It’s delicious, nutritious, and may already be growing in your yard!
by Gabe Popkin
A few years ago I got a clump of a plant called cutleaf coneflower from a neighbor. I planted it and it took off. Once it started spreading, I dug up clumps from my own yard and started new patches elsewhere. I then started regretting I had let it take up so much space and began trying to rein it in.
Then, this spring, something happened that has totally upended my relationship with this plant: I learned it was not just a pretty flower and pollinator attractor, but also actual food. And really good food at that! The leaves are rich, complex and peppery in flavor, the stalks somewhat celery-like. It can be eaten raw but really comes into its own when cooked. It’s become a regular part of my diet.
First, a bit about the name. “Cutleaf coneflower” is the horticulture industry’s name for the plant, but long before that industry existed, it was known as sochan. The name “sochan” is derived from the Cherokee word for the plant.
And sochan’s story is remarkable. Its native range is huge, covering much of the present-day United States and Canada. I suspect it’s so widespread in part because people have been cultivating it and moving it around for far longer than we have documentation. It’s traditionally been an important spring green, providing essential nutrition when little else was growing. It’s full of vitamins and nutrients and can absolutely hold its own, in terms of both flavor and nutrition, with kale, spinach or any of our other culinary greens.
Like so much of indigenous culture, sochan culture was largely wiped out and forgotten after Europeans arrived. It seems that only the small Eastern Band of Cherokee Indians who remained in western North Carolina have held onto it. But things are changing, for the better. A few years ago, the Eastern Band negotiated an agreement with the National Park Service to begin foraging sochan in Great Smoky Mountains National Park, which of course is land they once controlled and still claim.
Meanwhile, as cutleaf coneflower (Latin name Rudbeckia laciniata), the plant has become popular among gardeners. Its leaves have a distinct shape with sharply angled lobes, hence the common name, and stalks shoot up to eight feet tall, topped by brilliant, abundant flowers throughout the summer. Bees love it. It requires virtually no care. What more could you ask? (As long as you don’t mind it taking over your yard through seeding and underground spreading, or are prepared to keep it under control.)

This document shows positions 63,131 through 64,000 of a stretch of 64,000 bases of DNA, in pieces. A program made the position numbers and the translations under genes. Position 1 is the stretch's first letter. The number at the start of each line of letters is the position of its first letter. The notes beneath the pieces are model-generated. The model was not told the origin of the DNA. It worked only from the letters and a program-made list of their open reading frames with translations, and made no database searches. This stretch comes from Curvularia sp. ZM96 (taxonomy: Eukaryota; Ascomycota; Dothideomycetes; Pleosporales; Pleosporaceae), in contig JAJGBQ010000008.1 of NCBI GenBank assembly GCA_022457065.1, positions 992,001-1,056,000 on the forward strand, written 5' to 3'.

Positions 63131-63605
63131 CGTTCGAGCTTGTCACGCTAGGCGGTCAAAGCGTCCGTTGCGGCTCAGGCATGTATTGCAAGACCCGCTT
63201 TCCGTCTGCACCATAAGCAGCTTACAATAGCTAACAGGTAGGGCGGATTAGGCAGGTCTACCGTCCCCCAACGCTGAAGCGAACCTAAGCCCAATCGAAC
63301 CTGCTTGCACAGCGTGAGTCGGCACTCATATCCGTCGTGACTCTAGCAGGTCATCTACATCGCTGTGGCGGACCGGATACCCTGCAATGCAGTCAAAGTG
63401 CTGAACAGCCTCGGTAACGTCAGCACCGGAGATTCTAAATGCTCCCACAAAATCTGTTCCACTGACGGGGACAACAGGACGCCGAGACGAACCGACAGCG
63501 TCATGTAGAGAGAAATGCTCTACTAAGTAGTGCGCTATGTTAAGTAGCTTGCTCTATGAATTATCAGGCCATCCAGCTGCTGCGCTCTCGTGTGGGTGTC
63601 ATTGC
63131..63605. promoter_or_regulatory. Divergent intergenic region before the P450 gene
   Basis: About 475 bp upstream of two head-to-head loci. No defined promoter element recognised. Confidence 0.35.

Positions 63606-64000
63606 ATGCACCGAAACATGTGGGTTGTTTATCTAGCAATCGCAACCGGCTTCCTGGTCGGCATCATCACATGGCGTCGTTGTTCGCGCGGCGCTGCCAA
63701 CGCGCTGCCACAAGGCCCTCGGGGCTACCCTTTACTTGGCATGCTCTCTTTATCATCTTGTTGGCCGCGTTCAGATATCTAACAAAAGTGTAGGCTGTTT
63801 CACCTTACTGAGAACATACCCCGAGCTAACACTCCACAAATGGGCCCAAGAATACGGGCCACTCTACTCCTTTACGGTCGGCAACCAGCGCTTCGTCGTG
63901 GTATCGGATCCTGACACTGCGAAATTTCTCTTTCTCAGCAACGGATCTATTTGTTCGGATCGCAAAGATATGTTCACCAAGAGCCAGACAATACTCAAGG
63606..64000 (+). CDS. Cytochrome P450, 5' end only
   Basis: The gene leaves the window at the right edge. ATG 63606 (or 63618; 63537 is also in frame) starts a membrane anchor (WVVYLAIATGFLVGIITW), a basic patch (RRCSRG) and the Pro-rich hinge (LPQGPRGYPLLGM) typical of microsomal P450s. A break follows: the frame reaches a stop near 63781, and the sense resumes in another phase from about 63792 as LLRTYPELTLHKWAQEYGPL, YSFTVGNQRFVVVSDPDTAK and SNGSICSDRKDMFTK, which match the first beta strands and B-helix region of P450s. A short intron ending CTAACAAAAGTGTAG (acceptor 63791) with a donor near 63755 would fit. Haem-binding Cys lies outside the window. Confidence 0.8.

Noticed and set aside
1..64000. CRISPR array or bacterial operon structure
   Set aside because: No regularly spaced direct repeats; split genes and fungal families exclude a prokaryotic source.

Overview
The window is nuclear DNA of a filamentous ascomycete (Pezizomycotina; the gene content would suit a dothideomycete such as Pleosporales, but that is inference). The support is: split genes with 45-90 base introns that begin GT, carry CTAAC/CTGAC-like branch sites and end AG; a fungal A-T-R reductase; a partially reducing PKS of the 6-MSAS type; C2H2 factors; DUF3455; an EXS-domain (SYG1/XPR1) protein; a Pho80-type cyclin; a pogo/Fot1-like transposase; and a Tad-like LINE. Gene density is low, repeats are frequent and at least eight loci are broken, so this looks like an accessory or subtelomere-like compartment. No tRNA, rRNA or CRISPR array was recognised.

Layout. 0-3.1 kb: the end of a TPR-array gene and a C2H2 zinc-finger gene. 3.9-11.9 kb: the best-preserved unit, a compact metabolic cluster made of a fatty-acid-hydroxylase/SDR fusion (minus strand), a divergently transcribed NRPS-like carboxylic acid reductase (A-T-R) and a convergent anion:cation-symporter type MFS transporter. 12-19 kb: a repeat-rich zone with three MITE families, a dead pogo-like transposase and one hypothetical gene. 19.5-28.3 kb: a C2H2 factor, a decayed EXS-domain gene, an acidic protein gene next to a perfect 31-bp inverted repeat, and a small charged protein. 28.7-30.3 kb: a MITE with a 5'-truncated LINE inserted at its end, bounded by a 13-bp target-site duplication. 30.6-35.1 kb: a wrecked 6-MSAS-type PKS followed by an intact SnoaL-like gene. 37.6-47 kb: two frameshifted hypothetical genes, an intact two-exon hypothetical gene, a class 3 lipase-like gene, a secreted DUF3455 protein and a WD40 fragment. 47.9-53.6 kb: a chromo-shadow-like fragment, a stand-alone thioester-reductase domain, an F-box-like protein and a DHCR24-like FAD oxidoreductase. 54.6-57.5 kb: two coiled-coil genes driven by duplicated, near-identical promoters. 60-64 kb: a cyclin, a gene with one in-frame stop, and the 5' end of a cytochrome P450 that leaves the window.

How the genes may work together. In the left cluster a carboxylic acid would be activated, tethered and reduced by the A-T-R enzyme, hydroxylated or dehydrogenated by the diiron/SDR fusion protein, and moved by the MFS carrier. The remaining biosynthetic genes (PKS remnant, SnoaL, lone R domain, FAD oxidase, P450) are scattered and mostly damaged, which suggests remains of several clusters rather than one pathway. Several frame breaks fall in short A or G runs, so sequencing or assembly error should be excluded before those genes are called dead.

I would guess the vast majority of people growing this plant today are oblivious to its food value. I was until I borrowed the book Incredible Wild Edibles by foraging guru Sam Thayer from Steve McKindley-Ward, another friend here in the neighborhood who has been one of the core volunteers at the food forest. Steve had made a note about sochan. I read the description and realized I had it in my yard – lots of it! (You can also check out this short video about sochan from the inimitable Alexis Nikole Nelson, aka the Black Forager.)
Sochan is also growing in the food forest. Several robust clumps make up part of the meadow maze on the park’s north edge. There are apparently at least two ways to harvest, according to Desirae Kissell, Conservation Outreach Coordinator with the Eastern Band of Cherokee Indians, who I spoke with recently. You can snap off the leaf stalk near the base, or just take the “turkey tail,” a name for the inner part of the leaf. Don’t just pick from one spot; rather, distribute your gathering among the different clumps, and different parts of each clump. I never pick more than the equivalent of one supermarket or farmer’s market bunch of greens at one time. Don’t worry, it’s not going anywhere, and within a few days it will replace whatever you pick, so you can come back for more. According to research done by the Cherokee and the U.S. Forest Service, sochan that’s responsibly harvested actually grows faster than patches that are left alone!
Like most greens, sochan benefits from being fried in oil or fat; if you eat bacon, sochan in bacon grease is amazing. Olive oil works fine, too. For ideas on how to prepare it, and how to differentiate it from lookalike plants, check out this website.
Later in the summer, when it flowers, the leaves and stalks become thicker and tougher, and are less good for eating. That’s the time to turn it over to the pollinators and sit back and enjoy the show.
If you’re interested in growing sochan, it’s easily found at nurseries that sell native plants, or if you live in the neighborhood, I can dig up a clump for you. Or you might discover you already have it happily growing in your yard. Either way, happy eating!
Gabe Popkin is a long-time Mount Rainier resident, a co-founder of the Mount Rainier Food Forest and an independent science and environmental writer